jMaki on Rails
By craigmcc on May 07, 2007
Yes, it's me again. I really am alive, but have been heads down learning new technologies. You see, my latest role is as architect around Web 2.0 (or next generation web) development as it relates to Sun's tools. That being said, I have watched with interest the rapidly improving JRuby implementation of the Ruby language, and growing market success of the Ruby on Rails framework. It was time to learn a little bit of Ruby (along with other dynamic languages), and a larger bit of Rails, to understand what was going on outside the world of languages that begin with "J" and end with "a". After all, I have been preaching about the wider world inside the halls of Sun ... it was time to get down and dirty with some real code.
Initially, I was a bit of a skeptic, being very happy in my "strongly typed" comfort zone. Yet, I discovered what many other Java developers have discovered about Rails -- it really can make developing web applications more fun. More on that in the future.
jMaki On Rails
During the same time frame, I started following the jMaki project (and its spinoff widget libraries project) more closely. It became clear that the conceptual approaches taken by jMaki and Rails were very much compatible with each other. For example, here's an RHTML view containing a Yahoo Menu widget:
Of course, you can pass information from your Rails controller to jMaki, just like you can with all the other helper methods, via instance variables created by your action methods. For example, if you had built up a hash named
@model_data that contained all the information currently included literally in the view above, you would end up with something much simpler:
<%= jmaki_widget "yahoo.map", @menu_data %>
Hybrid approaches, with data partially included in the view and partially provided by the model, are available as well. A common use case for this would be in a table or data grid control, where you might specify the column headings in the view and pull the row data from the model. Any combination is possible, given that the second and subsequent arguments are all just Ruby expressions.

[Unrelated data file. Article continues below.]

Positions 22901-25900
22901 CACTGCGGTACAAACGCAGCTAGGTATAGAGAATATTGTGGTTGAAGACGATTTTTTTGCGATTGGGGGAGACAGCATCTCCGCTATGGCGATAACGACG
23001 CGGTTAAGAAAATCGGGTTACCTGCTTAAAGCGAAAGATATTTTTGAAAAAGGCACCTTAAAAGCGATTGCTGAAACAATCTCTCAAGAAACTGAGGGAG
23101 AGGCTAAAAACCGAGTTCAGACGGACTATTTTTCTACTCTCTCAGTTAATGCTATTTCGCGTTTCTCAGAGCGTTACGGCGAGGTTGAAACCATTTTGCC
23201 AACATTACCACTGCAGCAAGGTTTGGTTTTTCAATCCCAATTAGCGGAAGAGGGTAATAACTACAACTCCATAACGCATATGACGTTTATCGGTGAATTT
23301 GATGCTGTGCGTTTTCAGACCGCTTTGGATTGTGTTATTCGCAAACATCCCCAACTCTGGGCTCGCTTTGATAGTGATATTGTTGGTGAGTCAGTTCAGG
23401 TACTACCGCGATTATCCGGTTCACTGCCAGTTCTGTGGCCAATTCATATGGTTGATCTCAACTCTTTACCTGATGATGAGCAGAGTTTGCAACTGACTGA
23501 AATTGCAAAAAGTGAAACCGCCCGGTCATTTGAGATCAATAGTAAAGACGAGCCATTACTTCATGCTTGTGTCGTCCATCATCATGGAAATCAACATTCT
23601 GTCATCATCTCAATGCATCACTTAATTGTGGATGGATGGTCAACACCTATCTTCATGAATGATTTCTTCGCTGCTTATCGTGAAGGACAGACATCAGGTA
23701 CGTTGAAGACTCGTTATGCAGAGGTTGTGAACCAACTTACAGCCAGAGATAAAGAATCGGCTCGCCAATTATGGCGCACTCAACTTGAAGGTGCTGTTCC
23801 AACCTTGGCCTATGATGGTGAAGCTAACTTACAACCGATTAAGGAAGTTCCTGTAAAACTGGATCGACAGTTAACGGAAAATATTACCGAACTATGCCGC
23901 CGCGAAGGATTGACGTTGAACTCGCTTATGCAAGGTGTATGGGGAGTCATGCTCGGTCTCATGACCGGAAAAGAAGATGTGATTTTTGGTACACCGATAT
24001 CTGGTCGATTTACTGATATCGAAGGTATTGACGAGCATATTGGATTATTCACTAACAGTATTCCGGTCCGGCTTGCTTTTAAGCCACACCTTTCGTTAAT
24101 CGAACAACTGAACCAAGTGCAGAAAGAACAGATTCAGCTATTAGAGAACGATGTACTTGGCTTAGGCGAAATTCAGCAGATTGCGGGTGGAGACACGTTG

Using jMaki On Rails
Support for jMaki is still pretty bleeding edge, but will make its way towards a fully functional release in the next few months. If you want to play with it today, start by grabbing either Ruby or JRuby, and also installing Rails (1.2.x or later) and a Subversion client. The jMaki support is provided as a set of Rails plugins ... one for the core runtime, and one for each widget library you want to support.
Let's create a Rails application, and then load jMaki support for both Yahoo and Spry widgets. In this case I am adding the jMaki plugins repository to my local configuration -- that is optional, but makes the install commands easier to perform.
rails jmaki_demo cd jmaki_demo script/plugin source http://jmaki-goodies.googlecode.com/svn/trunk/rails_plugins script/plugin install jmaki_core script/plugin install jmaki_spry script/plugin install jmaki_yahoo
At this point, my Rails application is fully jMaki-enabled. In the
<head> section every page, we will need to establish the jMaki environment for that page (typically, you will do this in a layout to avoid repeating yourself):
Finally, individual jMaki widgets are created by using the
jMaki On Rails On NetBeans
To use this, you will also need the latest Ruby support in NetBeans, which is available in the NetBeans 6.0 Milestone 9 preview.
The current code is pretty rough, and many of the widgets are not fully functional yet. But the hard part of the problems have been solved, and we're down to the details. There are lots of things that need to changed, but here are two bugs and a missing feature that are the most visible problems at the moment:
- The current runtime for Rails does not yet understand the jMaki conventions for passing API keys for things like Google Maps down to the widget.